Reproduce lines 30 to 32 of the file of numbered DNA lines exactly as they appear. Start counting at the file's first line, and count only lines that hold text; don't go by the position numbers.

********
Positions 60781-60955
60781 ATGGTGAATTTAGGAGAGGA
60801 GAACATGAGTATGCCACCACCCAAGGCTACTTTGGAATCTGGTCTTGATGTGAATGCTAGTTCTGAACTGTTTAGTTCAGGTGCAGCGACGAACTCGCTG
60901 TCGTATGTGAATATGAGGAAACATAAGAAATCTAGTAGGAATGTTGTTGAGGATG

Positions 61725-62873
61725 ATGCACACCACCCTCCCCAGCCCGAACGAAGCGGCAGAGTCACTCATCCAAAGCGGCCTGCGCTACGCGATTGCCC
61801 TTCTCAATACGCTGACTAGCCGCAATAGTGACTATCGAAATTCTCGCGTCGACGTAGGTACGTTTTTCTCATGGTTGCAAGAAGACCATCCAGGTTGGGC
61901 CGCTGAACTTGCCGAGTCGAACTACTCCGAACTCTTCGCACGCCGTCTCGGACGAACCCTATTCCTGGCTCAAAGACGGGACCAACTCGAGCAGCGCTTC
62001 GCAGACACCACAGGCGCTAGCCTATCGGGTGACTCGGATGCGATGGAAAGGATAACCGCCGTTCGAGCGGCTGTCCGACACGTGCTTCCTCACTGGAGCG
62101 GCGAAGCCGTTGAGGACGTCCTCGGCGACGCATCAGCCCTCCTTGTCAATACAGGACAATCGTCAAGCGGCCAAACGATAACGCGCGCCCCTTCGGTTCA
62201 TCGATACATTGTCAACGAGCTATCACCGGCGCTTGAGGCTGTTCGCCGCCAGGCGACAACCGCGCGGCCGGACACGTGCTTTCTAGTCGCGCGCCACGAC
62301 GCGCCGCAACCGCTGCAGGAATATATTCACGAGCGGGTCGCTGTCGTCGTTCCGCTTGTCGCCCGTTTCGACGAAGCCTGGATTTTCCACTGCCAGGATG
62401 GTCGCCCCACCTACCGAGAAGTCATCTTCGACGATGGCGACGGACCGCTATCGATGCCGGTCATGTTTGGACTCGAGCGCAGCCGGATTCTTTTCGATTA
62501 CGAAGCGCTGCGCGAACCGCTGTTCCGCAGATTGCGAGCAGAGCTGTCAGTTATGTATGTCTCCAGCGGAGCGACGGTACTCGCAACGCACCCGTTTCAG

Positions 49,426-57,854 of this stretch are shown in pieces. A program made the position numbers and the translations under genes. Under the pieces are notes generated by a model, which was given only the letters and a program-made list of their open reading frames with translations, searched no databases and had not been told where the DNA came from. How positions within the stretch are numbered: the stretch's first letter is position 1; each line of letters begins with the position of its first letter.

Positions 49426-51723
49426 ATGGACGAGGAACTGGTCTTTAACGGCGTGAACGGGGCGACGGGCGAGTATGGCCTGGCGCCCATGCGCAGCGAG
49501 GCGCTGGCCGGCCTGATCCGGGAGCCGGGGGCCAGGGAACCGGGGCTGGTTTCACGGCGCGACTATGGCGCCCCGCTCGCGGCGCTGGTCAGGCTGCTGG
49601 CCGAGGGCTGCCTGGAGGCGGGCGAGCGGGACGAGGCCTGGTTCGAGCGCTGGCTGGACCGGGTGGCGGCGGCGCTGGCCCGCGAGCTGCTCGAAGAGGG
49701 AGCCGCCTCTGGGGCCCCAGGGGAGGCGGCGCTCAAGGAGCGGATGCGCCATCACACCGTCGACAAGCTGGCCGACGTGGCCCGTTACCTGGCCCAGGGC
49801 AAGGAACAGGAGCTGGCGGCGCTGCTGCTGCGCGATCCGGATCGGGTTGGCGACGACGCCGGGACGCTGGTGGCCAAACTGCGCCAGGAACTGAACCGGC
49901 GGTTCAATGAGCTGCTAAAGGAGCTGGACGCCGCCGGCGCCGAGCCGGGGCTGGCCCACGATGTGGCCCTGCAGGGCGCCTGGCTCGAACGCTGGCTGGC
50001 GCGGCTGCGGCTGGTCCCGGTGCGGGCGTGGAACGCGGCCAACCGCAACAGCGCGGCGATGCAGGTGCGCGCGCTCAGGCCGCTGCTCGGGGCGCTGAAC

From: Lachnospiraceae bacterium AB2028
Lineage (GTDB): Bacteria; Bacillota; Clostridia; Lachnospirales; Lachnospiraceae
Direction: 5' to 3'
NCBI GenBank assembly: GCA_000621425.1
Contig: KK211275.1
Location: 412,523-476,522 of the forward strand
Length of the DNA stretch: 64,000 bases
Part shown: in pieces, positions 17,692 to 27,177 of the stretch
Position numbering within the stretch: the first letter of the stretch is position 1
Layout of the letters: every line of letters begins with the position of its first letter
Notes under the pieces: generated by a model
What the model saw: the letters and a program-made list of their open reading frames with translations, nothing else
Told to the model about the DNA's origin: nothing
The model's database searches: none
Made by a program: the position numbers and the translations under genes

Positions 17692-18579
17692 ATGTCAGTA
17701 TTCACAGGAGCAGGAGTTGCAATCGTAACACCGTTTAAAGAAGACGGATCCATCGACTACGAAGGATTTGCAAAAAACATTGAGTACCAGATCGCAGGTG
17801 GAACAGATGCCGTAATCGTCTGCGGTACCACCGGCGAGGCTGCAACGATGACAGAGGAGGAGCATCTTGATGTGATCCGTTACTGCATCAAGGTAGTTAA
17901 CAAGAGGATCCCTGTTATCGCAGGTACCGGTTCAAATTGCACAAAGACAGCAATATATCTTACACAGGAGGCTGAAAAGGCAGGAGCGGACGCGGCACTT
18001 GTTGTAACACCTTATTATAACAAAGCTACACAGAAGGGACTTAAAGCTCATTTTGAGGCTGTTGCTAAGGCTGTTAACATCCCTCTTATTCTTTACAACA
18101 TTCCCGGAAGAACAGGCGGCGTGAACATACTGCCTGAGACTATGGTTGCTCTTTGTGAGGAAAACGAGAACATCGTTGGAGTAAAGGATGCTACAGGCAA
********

Length of the DNA stretch: 64,000 bases
Part shown: in pieces, positions 17,692 to 27,177 of the stretch
Position numbering within the stretch: the first letter of the stretch is position 1